Turquoise Hill Tarnished Again by Mongolia
The ongoing impasse at Turquoise Hill's Oyu Tolgoi project in Mongolia is causing a bit of a cash flow problem at the miner, forcing it to hit up the equities markets for financing to meet its debt obligations.
Under an agreement it has with Rio Tinto , which owns 50.8% of the miner and operates the massive Mongolian copper mine, it was required to repay to Rio a $600 million bridge funding facility, and a $1.8 billion interim funding facility by the end of the year.
Oyu Tolgoi, Mongolia. Source: Rio Tinto
Oyu Tolgoi is one of the five largest copper projects in the world, and over the life of the mine, it's expected to produce more than 1.2 billion pounds of copper, 650,000 ounces of gold, and 3 million ounces of silver annually. But because Turquoise Hill hasn't been able to secure $4 billion in provisional project financing in 2013 for the next phase of expansion due to the dispute with the Mongolian government over who should pay for what -- the government owns 34% of the project, while Turquoise Hill owns the other 66% -- it doesn't have the money available to repay Rio Tinto.
Earlier this month, Turquoise Hill announced it had completed its divestiture of its 56.1% stake in Inova Resources to Shanxi Donghui Coal Coking & Chemicals Group for approximately $85 million.
As part of the rights offering it filed this week from which it hopes to receive up to $2.4 billion, Turquoise's parent agreed to extend the repayment deadline by two weeks to give it time to finish the offering, which includes a provision that Rio Tinto buy any shares left over. Turquoise Hill will have to pay back $2.02 billion within the next 12 months.
Rio put the $5 billion underground expansion project at Oyu Tolgoi on hold in August after trying to resolve disputes with Mongolia over how they'll split the profits from the mine. The government accuses Rio Tinto of cost overruns on the project, though the miner says that, considering the scope of the endeavor in the middle of the Gobi Desert, the fact that it's only $786 million higher in cost than its original estimate is not unreasonable.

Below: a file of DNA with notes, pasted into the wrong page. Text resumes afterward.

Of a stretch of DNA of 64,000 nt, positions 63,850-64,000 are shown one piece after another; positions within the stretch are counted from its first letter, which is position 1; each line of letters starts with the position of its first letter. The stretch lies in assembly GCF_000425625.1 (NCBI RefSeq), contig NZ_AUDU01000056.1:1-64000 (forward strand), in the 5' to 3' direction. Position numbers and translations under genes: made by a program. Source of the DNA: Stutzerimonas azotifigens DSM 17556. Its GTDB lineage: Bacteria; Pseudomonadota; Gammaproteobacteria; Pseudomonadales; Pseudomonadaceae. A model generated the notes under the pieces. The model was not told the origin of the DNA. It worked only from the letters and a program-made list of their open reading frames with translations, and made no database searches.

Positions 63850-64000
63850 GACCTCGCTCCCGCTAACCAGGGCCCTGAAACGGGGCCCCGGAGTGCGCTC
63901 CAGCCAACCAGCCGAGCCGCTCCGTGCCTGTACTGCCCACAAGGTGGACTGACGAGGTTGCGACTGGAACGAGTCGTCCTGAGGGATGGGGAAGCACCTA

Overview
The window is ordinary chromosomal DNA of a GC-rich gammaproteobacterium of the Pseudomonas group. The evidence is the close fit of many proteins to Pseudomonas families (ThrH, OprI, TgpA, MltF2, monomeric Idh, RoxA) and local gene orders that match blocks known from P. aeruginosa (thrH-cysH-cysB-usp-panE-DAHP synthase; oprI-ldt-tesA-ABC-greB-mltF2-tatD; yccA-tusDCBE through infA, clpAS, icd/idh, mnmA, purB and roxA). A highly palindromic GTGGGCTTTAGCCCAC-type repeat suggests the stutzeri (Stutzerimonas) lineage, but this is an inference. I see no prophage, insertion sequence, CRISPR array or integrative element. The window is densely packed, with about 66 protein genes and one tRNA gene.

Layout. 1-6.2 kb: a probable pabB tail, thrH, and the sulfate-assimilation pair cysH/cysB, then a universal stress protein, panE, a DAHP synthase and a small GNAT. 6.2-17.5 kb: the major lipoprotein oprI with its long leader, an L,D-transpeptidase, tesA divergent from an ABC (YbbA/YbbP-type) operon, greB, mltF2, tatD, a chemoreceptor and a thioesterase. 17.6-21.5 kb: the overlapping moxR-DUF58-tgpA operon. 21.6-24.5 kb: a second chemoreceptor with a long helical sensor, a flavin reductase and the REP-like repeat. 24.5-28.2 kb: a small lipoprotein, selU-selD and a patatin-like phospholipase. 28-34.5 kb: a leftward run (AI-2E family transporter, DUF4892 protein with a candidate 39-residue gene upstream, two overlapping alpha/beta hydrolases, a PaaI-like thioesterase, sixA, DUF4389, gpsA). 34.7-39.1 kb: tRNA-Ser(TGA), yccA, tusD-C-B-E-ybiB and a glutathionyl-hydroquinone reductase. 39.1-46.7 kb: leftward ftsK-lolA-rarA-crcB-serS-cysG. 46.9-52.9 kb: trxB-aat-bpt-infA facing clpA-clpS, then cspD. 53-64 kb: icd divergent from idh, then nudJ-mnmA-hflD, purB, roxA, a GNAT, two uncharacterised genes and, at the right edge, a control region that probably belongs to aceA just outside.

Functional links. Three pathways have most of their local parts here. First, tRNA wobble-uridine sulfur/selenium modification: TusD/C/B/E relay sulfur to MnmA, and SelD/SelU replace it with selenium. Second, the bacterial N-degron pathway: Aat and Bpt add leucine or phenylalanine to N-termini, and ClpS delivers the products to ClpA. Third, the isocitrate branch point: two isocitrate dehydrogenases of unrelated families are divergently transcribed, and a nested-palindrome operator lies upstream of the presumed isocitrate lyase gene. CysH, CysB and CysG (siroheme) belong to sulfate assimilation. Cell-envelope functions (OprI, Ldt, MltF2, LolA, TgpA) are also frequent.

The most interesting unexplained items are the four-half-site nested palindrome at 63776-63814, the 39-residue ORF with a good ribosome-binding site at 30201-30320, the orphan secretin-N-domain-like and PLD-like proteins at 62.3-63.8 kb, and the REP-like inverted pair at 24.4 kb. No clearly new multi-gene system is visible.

Now Turquoise Hill says it's suspending work on the project. "Given uncertainties surrounding the timing of resolution of issues with the Government of Mongolia," it wrote in a press release, "including obtaining all required approvals and completion of the Oyu Tolgoi expansion feasibility study, Turquoise Hill is unable to complete project financing in 2013."
It remains committed to the project, and of reaching an amicable resolution with the government, which is a process it says is moving forward in a positive manner. Of course, it has to say that; but the reality is that the country has morphed from "Minegolia" into a ghost town. Other miners have given up hope of working there.
While work still continues on optimizing Oyu Tolgoi's design, as well as on its construction plan and the finalization of the feasibility study, Turquoise Hill is nevertheless forced to resort to the rights offering because of all the delays.
However, the miner says the open pit mine consistently achieved throughput capacity of more than 95% of its capacity during the quarter, and is now operating at nameplate capacity of about 100,000 tonnes of ore processed a day, while progressively ramping up to produce between 72,000 and 77,000 tonnes of copper in concentrates this year.
While the rights offering gets Turquoise Hill over the latest hurdle, there doesn't appear to be a resolution to the impasse' and despite the riches the mine could bring to all the parties involved, this becomes a deeper morass that investors might want to avoid for now.
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